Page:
Arizona Alliance for Livable Communities
Arizona Alliance for Livable Communities
July 2017 Newsletter

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We live in a world in which the climate is changing at a rate faster than that which society has experienced in modern history.  In these times, the U.S. Environmental Protection Agency is facing new challenges in its ability to fulfill its mission of protecting human health and the environment.

In light of this, federal agencies such as the American Public Health Association and the Centers for Disease Control and Prevention, have in recent years, begun to step up and play their part. Their response has to do with the fact that climate change, together with other natural and human-made health stressors, influences human health and disease in numerous ways.

In the U.S., public health can be affected by disruptions of physical, biological, and ecological systems, including disturbances originating here and elsewhere. The health effects of these disruptions include increased respiratory and cardiovascular disease, injuries and premature deaths related to extreme weather events, changes in the prevalence and geographical distribution of food- and water-borne illnesses and other infectious diseases, and threats to mental health.
This is especially true in locations experiencing extreme heat.
Hot, dry days are not new to Arizonans. However, according to the Sonoran Institute, one of the AALC's longtime partners, the average temperature in the Southwest is warming faster than in other regions in the United States. Scientists project that the Southwest will get even hotter and drier in years to come. Extreme heat waves, drought, high risk of wildfire in rural communities, damaging flash floods, and concentrated heat in neighborhoods in downtown Phoenix and Tucson, known as the urban heat island effect, are just some of the effects of rising temperatures.

Importantly, Sonoran's research shows that extreme weather conditions disproportionately affect Latino communities.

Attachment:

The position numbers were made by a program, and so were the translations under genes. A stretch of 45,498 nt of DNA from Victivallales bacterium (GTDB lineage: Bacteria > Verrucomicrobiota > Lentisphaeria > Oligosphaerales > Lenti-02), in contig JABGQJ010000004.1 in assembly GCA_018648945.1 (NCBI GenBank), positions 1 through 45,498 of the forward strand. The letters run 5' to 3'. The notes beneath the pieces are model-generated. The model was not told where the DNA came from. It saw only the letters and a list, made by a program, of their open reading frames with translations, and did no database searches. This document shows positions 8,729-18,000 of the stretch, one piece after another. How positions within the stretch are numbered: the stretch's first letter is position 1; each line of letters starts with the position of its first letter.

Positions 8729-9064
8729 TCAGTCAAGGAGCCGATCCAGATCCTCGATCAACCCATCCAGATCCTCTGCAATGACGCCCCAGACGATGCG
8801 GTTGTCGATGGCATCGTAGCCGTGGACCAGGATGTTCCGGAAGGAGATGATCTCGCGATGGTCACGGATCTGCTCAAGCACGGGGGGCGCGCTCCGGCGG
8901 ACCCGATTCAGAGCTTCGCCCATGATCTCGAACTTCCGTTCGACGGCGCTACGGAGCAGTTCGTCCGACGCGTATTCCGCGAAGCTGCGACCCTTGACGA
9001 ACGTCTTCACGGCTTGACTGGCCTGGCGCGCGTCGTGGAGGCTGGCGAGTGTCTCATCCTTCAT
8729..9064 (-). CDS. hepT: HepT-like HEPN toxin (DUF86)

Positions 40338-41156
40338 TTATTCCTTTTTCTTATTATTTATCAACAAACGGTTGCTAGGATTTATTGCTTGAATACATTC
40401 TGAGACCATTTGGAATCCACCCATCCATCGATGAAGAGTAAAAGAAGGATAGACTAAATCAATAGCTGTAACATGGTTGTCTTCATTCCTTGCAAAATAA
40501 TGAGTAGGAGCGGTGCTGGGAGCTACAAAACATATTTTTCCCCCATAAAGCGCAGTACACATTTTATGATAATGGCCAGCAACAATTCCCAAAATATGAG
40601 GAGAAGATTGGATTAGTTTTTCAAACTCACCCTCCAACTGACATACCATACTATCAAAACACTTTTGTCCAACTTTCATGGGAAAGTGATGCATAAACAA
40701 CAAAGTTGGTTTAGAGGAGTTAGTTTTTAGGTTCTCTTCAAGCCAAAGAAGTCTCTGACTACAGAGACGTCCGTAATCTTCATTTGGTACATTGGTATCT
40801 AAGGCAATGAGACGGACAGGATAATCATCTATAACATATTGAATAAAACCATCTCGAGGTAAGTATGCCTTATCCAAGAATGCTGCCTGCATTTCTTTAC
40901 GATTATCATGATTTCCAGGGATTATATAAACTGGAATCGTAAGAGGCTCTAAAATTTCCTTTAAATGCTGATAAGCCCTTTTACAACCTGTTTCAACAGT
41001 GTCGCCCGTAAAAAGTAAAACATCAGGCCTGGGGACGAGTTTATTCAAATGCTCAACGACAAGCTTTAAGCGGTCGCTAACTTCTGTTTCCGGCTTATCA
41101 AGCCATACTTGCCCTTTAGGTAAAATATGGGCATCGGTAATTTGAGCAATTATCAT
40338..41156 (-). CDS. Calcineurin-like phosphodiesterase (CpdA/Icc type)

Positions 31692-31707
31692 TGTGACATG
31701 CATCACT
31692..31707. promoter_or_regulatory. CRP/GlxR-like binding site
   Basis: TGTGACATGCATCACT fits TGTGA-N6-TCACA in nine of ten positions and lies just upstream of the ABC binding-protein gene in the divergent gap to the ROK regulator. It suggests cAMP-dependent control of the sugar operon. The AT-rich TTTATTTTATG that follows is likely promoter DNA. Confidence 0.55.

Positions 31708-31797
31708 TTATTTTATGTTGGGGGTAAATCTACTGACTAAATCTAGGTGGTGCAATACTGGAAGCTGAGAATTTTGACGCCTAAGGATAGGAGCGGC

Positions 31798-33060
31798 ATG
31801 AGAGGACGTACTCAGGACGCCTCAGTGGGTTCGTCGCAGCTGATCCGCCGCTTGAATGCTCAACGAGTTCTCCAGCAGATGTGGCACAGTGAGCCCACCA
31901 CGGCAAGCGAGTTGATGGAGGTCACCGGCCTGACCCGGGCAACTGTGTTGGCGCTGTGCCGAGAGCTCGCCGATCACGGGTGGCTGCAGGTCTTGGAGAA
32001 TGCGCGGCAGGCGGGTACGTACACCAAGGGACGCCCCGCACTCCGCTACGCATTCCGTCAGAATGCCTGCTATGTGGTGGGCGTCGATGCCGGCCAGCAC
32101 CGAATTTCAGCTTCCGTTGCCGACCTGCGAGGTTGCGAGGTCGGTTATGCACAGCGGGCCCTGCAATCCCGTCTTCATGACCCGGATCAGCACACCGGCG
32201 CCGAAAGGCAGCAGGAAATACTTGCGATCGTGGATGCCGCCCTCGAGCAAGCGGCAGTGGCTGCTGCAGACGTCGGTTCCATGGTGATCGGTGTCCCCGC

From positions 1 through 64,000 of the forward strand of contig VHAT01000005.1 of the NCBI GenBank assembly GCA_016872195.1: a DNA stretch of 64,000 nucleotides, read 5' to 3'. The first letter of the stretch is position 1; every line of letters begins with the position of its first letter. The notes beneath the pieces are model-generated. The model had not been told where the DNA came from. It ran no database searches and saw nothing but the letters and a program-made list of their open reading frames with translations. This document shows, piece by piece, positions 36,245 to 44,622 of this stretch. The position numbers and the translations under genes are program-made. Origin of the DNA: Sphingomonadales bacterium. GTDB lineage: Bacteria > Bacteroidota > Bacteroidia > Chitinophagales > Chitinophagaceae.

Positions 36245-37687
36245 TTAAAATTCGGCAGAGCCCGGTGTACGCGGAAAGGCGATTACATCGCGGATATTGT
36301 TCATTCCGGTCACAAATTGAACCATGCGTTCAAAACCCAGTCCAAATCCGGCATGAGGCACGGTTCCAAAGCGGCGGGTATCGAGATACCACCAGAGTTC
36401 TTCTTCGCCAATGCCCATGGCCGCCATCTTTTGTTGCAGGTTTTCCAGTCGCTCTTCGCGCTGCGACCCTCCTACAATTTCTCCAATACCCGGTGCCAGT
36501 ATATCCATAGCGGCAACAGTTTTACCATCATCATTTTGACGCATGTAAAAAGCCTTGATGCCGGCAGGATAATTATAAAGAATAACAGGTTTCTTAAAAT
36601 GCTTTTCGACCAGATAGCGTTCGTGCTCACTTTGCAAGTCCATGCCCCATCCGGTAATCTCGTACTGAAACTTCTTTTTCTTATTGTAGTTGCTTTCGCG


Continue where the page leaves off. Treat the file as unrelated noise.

At Arizona State University, there has been a significant amount of research conducted regarding the impacts of extreme heat on public health. Ongoing research and multidisciplinary collaborations have focused on ways to incorporates planners, sustainability advocates, and civil engineers to focus on urban resiliency, all the while focusing on heat related concerns and deaths in the valley.


The Maricopa County Department of Public Health (MCDPH) has conducted heat surveillance since 2006. Each year, the County releases its heat death report. See the results from last year.

Additionally, since early 2016, MCDPH has been participating in a peer learning opportunity titled Climate Change and Public Health Learning Collaborative for Urban Health Departments. This learning collaborative is sponsored by the Public Health Institute’s Center for Climate Change and Health with 15 participating sites.

As a part of this learning collaborative, MCDPH has embarked on a climate change and health action planning cycle. Through this process, MCDPH has committed to walking stakeholders through a strategic planning process to identify if a formal organizing body around climate change and health is needed and which organizations should take on organizing or leadership roles. These efforts will continue through December 2017. Resources related to extreme heat in Maricopa County can be found on their website.
Human activity is causing climate change. Greenhouse gas (GHG) emissions, in particular, CO2, is a major contributor. The transportation sector accounts for 33% of U.S. GHG emissions, second only to utilities such as power plants. According to the American Public Health Association, improving our transportation system will not only decrease GHG emissions, but also improve our public's health.

One way to reduce GHG emissions is to create environments that support walking and bicycling for all ages and abilities. Complete Streets policies can help accomplish that. Last month, Smart Growth America released much anticipated annual report: The Best Complete Streets Policies of 2016.